The way in which Polites has readied himself to write the novel could explain his exquisitely understated, tight prose. He disappears briefly, returning with a shoebox packed with loose sheets and slips of paper. There were hundreds of individual pieces, some scribbled on receipts, others on torn scraps of lined exercise books, and everything in between – clearly the first writable material, snatched whenever inspiration has abruptly taken him. He gestures to the nearest wall. ‘I’ll arrange them all there, and then I’ll cut them into a story. The one for Down The Hume filled up the whole wall. Like literally a satellite map. There’s a narrative underneath all that, and that forms.’
The audiologist might ask you how you feel about spending three grand on a set of hearing aids, and you might tell them you intend to explore other options, such as getting more of your sonic satisfaction from words. To find a new way of appreciating sound without bothering my ears, I began to assemble the list of what might be called Sonic Fiction, the Literature of the Ear, or the Noisy Novel. And Marlon James’s A Brief History of Seven Killings, a novel saturated with sound and explicitly concerned with hearing and listening, comes very close to taking the title of ‘the noisiest novel ever’.
The benefits of women taking and using their authentic voices to tell their stories from a place of authority are far-reaching and largely very positive. But when we box women writers into a selective space that disallows exploration of themes, subjects, and topics outside of memoir, we open the door to women writers only to shut them into the foyer.
Davis has been called, dismissively, ‘a writer’s writer’s writer’, which gives the impression that her work exists somewhere on the ethereal edges of what can be enjoyed by the average person. It’s true that Davis’s prose is often very close to poetry in its meticulous attention to the verbal. But to dismiss this kind of writing as gratuitously abstruse, available only to other writers, is to ignore the true gift that Davis gives us in her work: the gift of noticing, or ‘vigilance’, as one of her Booker-prize judges called it.
While houseplant culture is structured, in some ways, around highly conspicuous consumption (of pre-arranged pairings of designer pots and plants, sold at a suitable premium) and the chasing of trends, plants themselves can never be compelled to hold meaning in the way that man-made objects do. In a global marketplace teeming with functional alternatives, Warby Parker glasses or Nike sneakers or Gorman dresses gain, and threaten to lose, their cachet primarily based on what they signify – they are, as Patterson would put it, ‘complicated by questions of style’. Natural objects can never entirely fall in or out of fashion, in part because their forms both predate and will outlast us, and in part because they were never created ‘for’ us in the first place.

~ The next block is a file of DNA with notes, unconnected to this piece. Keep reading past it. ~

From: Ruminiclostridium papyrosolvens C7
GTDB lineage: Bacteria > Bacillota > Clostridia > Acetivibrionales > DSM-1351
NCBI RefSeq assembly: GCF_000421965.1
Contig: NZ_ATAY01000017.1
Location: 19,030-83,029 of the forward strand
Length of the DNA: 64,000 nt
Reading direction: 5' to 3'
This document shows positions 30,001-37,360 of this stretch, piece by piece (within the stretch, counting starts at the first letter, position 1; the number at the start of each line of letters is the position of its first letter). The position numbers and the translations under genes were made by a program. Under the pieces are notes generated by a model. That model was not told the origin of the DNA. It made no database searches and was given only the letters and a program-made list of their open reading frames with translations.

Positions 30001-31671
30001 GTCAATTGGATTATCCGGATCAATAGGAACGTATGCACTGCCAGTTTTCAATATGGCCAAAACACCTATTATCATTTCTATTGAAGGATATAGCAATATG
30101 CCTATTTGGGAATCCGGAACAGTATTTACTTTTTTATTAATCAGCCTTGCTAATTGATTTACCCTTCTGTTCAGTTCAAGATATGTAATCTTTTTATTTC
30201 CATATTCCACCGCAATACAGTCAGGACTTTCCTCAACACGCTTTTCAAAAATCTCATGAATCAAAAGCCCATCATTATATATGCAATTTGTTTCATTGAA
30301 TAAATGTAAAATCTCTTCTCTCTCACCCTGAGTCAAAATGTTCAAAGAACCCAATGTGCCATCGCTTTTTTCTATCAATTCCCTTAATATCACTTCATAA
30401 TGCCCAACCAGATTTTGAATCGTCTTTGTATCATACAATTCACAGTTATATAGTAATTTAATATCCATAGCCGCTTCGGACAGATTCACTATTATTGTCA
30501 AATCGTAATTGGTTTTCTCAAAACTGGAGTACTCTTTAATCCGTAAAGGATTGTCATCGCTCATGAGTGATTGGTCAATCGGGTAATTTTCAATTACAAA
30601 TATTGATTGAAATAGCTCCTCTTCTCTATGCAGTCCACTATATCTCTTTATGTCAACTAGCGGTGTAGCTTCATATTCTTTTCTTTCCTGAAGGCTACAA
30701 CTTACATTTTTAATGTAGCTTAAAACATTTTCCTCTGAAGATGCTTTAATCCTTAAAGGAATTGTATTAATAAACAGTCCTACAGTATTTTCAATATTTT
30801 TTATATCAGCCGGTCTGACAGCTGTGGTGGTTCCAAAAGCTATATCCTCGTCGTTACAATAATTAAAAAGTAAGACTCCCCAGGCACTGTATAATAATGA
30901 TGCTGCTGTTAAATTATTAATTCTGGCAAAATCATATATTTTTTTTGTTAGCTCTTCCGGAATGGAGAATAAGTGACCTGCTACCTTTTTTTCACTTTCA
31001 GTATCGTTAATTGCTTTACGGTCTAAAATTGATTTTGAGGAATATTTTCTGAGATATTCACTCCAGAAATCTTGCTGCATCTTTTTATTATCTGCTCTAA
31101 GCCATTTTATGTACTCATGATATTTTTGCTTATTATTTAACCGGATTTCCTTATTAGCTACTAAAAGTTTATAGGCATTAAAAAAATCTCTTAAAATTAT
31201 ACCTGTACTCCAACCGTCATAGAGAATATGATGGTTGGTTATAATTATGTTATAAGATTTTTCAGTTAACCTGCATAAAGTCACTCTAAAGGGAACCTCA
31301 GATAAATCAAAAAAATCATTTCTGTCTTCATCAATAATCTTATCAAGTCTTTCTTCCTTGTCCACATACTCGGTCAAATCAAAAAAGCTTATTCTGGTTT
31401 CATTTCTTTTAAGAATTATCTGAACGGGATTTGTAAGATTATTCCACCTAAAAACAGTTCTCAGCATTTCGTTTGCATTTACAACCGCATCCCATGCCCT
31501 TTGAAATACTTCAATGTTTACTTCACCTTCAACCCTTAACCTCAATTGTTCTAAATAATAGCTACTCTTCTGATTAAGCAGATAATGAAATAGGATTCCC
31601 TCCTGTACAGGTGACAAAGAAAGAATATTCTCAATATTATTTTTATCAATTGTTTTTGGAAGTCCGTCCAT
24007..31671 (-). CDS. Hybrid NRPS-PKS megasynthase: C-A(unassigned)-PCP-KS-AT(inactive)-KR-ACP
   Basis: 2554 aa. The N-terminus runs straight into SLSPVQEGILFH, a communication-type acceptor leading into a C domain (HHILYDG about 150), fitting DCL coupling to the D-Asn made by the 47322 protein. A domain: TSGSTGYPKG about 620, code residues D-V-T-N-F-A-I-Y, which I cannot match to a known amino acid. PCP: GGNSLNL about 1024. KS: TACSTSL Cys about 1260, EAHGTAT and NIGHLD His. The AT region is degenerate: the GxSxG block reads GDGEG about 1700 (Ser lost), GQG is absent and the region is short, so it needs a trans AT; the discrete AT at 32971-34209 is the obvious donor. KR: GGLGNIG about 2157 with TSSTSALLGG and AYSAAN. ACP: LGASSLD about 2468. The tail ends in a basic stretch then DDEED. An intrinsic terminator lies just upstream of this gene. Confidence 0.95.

What do our choices (our likes) – as writers now, as makers – say, if anything, about how we see the world? In other words, do preferences around style speak to the ontologies to which we subscribe, knowingly or not? Does style (in the broadest sense here) betray our most pressing existential worries, our particular way of squirming and daring? And, as an upshot, does what we experience as the spoken or unspoken rules of writing (or of particular writing enclaves and positions on writing) have anything to do with power and politics?
What did Christina Stead see when, in 1930, she left Paris – largely to avoid meeting the mother-in-law of her de-facto partner, William Blech, who, awkwardly, was married to someone else – for Salzburg, Austria, in order to attend a festival devoted to the work of Mozart, that city’s most famous son? The Salzburg Tales, published four years later, was based largely on her time there, and that book’s first word discloses to us in terms that could not be more literal what Stead saw when she arrived: ‘Salzburg’.
While my generation grew up with 50 choices in the yoghurt aisle and encouragement of our individuality and personal freedom, we also grew up with the message of Disney films and romcoms and every manner of heteronormative texts which promised a particular ideal, that one day you would make the choice and would commit fully and become everything to one other person.
Comic books, above all, trade in a kind of closed door policy – the long unknowable road of past narrative, which at this point in comic book history resembles a mirror now shattered into millions of shards. Back stories, alternate histories, side issues, spinoffs, retcons. At some point when writing anything like this there’s always a question you ask yourself: how much comic book lore do I discuss?